As far as appearances go, the Radeon HD 7870 is quite similar to the Radeon HD 6870. It’s 9.5” long with two six-pin auxiliary power inputs. The biggest functional difference between old and new is the loss of a DVI display connector. As with the flagship Radeon HD 7970, AMD says it got rid of the second DVI output to improve exhaust airflow. Two mini-DisplayPort connectors and a single HDMI port remain intact. Of course, the card’s style is a little different, adhering to the tapered end we’ve seen from other 7000-series models.
Keep in mind that the Radeon HD 7870 actually replaces the 6970, though, and not the 6870. The higher-end 6970 is an inch longer, and it requires eight- and six-pin power inputs to feed an additional 75 W.
We like the 7870’s more compact dimensions, but enthusiasts will be disappointed to learn about two notable omissions: a BIOS selector switch and dual CrossFire connectors. Unlike the Radeon HD 6900s, which scaled up to four cards in a CrossFire array, the Radeon HD 7870 and 7850 can only be used in pairs. Moreover, the lack of a backup firmware makes flashing the BIOS riskier.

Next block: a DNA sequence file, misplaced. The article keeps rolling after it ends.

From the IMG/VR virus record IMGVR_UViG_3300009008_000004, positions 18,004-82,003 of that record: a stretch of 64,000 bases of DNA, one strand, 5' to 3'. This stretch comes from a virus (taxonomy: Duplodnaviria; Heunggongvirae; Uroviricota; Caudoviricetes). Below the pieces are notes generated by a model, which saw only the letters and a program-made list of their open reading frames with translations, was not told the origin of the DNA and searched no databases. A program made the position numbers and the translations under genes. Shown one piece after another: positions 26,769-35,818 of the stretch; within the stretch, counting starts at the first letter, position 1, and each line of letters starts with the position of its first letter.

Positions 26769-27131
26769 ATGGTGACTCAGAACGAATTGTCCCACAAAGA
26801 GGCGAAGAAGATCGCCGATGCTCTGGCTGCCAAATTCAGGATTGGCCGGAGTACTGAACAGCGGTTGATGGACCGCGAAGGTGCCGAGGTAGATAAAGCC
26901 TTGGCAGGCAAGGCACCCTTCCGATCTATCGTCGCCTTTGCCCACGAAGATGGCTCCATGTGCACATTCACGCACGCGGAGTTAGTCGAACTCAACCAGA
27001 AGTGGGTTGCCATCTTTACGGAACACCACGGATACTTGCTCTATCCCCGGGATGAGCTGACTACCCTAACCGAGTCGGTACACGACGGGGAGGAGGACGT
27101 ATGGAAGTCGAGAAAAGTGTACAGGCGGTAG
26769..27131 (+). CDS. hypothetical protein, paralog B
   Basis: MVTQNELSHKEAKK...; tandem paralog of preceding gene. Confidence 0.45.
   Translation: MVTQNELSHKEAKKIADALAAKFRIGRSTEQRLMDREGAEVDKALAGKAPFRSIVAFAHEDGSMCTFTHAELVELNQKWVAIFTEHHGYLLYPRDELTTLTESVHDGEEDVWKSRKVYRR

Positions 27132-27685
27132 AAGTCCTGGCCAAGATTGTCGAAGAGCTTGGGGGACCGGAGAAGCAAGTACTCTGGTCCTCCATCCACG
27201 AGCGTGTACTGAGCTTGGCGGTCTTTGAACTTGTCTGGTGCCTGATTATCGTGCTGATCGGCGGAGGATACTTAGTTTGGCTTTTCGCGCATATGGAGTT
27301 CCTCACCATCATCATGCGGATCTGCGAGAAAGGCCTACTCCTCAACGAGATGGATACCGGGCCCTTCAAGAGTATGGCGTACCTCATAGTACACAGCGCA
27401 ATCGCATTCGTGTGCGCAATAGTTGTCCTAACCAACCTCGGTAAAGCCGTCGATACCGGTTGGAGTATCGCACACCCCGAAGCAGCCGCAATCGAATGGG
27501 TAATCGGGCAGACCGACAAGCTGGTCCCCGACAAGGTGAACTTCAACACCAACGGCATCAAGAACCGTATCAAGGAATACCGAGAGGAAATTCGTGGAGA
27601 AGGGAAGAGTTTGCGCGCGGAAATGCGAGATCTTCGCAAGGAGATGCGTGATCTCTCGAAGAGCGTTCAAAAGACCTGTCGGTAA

The reference Radeon HD 7850 seems identical to the 7870 with one exception: a single six-pin power input (rather than two), reflecting the 7850’s lower 130 W typical board power rating.
But the reference card isn’t necessarily representative of what you’ll see at retail, and some of the models AMD showed us are actually quite a bit smaller.
Almost all of the partner boards share the same combination of one DVI-D output, a single HDMI connector, and twin mini-DisplayPorts. Based on the pictures AMD provided, the lone exception is XFX’s model with two DVI-D outputs.